Watanabe Ippei world-class in 200 breaststroke win at Japan swimming nationals

On pace to break Anton Chupkov's mark through 150, the former world record-holder says he wants to become first sub-2:06 swimmer.

By Shintaro Kano ·

Watanabe Ippei threw down the gauntlet big-time to the world's 200-meter breaststroke competition on Sunday (6 December), saying he is aiming to become the race's first-ever sub-2:06 swimmer.

On the final day of the meet, Watanabe stormed to his second straight title at the Japan national championships, holding off rising star Sato Shoma to win in a very impressive 2:07.08 after being on pace to break the world record for a second time through 150.

And here's the scary part: Watanabe said he is not in very good shape.

"My goal isn't just to break the world record but to become the first in the history of mankind to swim under 2:06", Watanabe said, referencing Anton Chupkov's existing mark of 2:06.12. "That's my bar, my dream.

"I'm starting to figure out how to really swim the 200. I'm actually not in great condition right now but look what I was able to still do today.

"To dominate and win the gold at the Olympics is not going to be easy for sure. But next April at the nationals, I want to come out of that as the gold-medal favourite for Tokyo.

"I want to absolutely shock everyone in April".

Dead heat

The 19-year-old Sato, who finished in 2:07.69 on this day, is no pushover either with a personal best of 2:07.02 that he recorded in October, which qualifies as the sixth fastest of all-time.

Sato, who won the 100 on Thursday, led the heats and drove up the pace to a 1:00.95 at the halfway point.

Watanabe, the Japan record-holder with a personal best of 2:06.67, overtook Sato turning into the last 50 with Chupkov's record still in sight - but faded with 25 to go before touching the wall.

Watanabe, fourth to Sato in the 100, said he used these championships as part of his training for the Tokyo 2020 Olympic Games.

"This meet is like practice to me", he said. "I had two days after the 100 to put in some endurance work for the 200. I'm pretty sore but my goal is to be the best in the world. I know I need to stay strong.

"I wasn't paying attention to anyone else. I was just focusing on my race. I know Sato is working hard, too, and I hope we can cap a one-two in this pool next summer".

A need for speed

With the emergence of Sato and the Netherlands' Arno Kamminga who swam a sub-2:07 earlier this week, Watanabe thinks a 2:06 is no longer a guarantee for a medal at Tokyo 2020.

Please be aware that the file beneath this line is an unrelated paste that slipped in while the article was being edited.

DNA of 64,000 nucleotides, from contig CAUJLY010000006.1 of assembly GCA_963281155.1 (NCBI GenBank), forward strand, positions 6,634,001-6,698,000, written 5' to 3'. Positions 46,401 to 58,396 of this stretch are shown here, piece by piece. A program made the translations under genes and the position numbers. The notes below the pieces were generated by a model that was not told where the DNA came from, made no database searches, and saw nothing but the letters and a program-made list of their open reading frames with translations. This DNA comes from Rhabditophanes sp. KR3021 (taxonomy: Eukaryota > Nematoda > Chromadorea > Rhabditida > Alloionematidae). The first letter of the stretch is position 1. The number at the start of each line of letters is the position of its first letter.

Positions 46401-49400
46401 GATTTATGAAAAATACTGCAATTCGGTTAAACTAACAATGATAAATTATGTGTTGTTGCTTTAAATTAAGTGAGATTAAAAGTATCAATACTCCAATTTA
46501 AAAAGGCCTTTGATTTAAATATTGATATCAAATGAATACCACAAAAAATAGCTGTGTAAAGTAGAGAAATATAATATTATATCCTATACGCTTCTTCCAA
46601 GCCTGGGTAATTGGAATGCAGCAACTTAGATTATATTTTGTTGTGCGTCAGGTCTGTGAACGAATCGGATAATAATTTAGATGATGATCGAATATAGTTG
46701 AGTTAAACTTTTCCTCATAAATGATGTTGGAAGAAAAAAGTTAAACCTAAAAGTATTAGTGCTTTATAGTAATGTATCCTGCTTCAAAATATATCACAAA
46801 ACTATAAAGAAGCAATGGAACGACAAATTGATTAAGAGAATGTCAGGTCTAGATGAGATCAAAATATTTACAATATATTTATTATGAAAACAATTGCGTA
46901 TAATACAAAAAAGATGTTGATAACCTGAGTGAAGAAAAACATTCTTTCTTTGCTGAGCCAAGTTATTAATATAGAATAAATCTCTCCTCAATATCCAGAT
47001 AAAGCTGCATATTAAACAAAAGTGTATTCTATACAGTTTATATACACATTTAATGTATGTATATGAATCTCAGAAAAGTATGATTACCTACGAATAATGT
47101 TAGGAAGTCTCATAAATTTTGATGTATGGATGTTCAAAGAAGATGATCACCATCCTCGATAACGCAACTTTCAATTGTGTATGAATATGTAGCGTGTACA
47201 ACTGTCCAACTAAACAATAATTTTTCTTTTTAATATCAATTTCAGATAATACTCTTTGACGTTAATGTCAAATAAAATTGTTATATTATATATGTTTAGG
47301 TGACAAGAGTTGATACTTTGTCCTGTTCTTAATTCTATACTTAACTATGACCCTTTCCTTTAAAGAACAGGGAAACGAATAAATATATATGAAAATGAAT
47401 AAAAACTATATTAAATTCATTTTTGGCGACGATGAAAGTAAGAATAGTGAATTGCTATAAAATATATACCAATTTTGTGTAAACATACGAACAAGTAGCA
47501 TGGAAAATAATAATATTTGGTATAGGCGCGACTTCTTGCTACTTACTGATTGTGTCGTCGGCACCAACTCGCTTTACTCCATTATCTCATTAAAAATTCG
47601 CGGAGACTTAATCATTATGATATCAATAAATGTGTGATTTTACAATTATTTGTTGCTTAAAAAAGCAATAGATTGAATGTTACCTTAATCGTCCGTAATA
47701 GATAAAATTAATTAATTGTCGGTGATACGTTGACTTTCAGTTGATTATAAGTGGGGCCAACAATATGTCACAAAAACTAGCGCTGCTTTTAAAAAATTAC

"At the 2019 world championships, I thought a 2:06 would be more than good enough for a place on the podium", Watanabe said. "But the other day (Kamminga) became the fourth swimmer with a 2:06 and Sato is close with a 2:07.0.

"The 200 is a deeper, more competitive field now".

Watanabe said the Games' postponement in March forced him to head back to the drawing board but the added year has given him the time to regroup and rebuild.

As a result, there is a rock-solid confidence about him that stops short of arrogance.

"The postponement made me think about a lot of things", said the 23-year-old. "The way I look at it, whoever gets the most out of this extra year will win the gold and if you look at the time I had today, I think I'm making the most out of it. I need to continue the work for the next half-year.

"If you ask me if I could have swam a 2:07.0 in December last year, I'd say no. Lower-body strength is an area where I need work and I'm addressing it through weight training. My body has been in a lot of pain but I'm convinced that pain is going to make me stronger at the Tokyo Olympics next year.

"I hope to show then a much better version of me".

The first competition to be held at Tokyo Aquatics Centre, the Olympic swimming venue, closed its doors after four nervous days.

Postponed from April, these nationals were scaled back from the usual eight days as part of COVID-19 protocol. Semi-finals had been eliminated and spectators were not allowed.

In other notable results Sunday, veteran Irie Ryosuke cruised to his 13th 200 backstroke crown in 1:55.55 while Watanabe Kanako coupled the women's 200 breaststroke title to the 100 she won Thursday (2:23.15).

Matsumoto Katsuhiro captured his third race here by taking the 100 butterfly in a personal best of 51.66. Soma Ai won the race's female counterpart in 58.47.

The nationals in April will double as the Olympic trials.